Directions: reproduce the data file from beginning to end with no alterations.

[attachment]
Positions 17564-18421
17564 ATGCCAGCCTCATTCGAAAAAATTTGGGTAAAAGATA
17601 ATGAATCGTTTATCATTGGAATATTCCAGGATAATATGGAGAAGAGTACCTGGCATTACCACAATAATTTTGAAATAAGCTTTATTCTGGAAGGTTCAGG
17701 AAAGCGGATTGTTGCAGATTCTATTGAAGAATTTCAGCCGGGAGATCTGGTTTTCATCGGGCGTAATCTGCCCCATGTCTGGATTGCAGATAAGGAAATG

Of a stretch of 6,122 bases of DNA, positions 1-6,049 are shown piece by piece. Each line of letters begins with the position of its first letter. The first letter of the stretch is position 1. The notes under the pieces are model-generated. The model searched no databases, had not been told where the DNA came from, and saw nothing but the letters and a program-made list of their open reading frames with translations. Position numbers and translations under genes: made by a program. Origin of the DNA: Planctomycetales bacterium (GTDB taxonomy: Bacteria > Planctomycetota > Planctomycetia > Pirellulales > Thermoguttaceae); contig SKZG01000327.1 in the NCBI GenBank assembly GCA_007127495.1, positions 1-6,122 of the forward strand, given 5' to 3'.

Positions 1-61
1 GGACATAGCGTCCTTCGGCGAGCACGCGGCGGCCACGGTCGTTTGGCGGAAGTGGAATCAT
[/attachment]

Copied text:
Positions 17564-18421
17564 ATGCCAGCCTCATTCGAAAAAATTTGGGTAAAAGATA
17601 ATGAATCGTTTATCATTGGAATATTCCAGGATAATATGGAGAAGAGTACCTGGCATTACCACAATAATTTTGAAATAAGCTTTATTCTGGAAGGTTCAGG
17701 AAAGCGGATTGTTGCAGATTCTATTGAAGAATTTCAGCCGGGAGATCTGGTTTTCATCGGGCGTAATCTGCCCCATGTCTGGATTGCAGATAAGGAAATG

Of a stretch of 6,122 bases of DNA, positions 1-6,049 are shown piece by piece. Each line of letters begins with the position of its first letter. The first letter of the stretch is position 1. The notes under the pieces are model-generated. The model searched no databases, had not been told where the DNA came from, and saw nothing but the letters and a program-made list of their open reading frames with translations. Position numbers and translations under genes: made by a program. Origin of the DNA: Planctomycetales bacterium (GTDB taxonomy: Bacteria > Planctomycetota > Planctomycetia > Pirellulales > Thermoguttaceae); contig SKZG01000327.1 in the NCBI GenBank assembly GCA_007127495.1, positions 1-6,122 of the forward strand, given 5' to 3'.

Positions 1-61
1 GGACATAGCGTCCTTCGGCGAGCACGCGGCGGCCACGGTCGTTTGGCGGAAGTGGAATCAT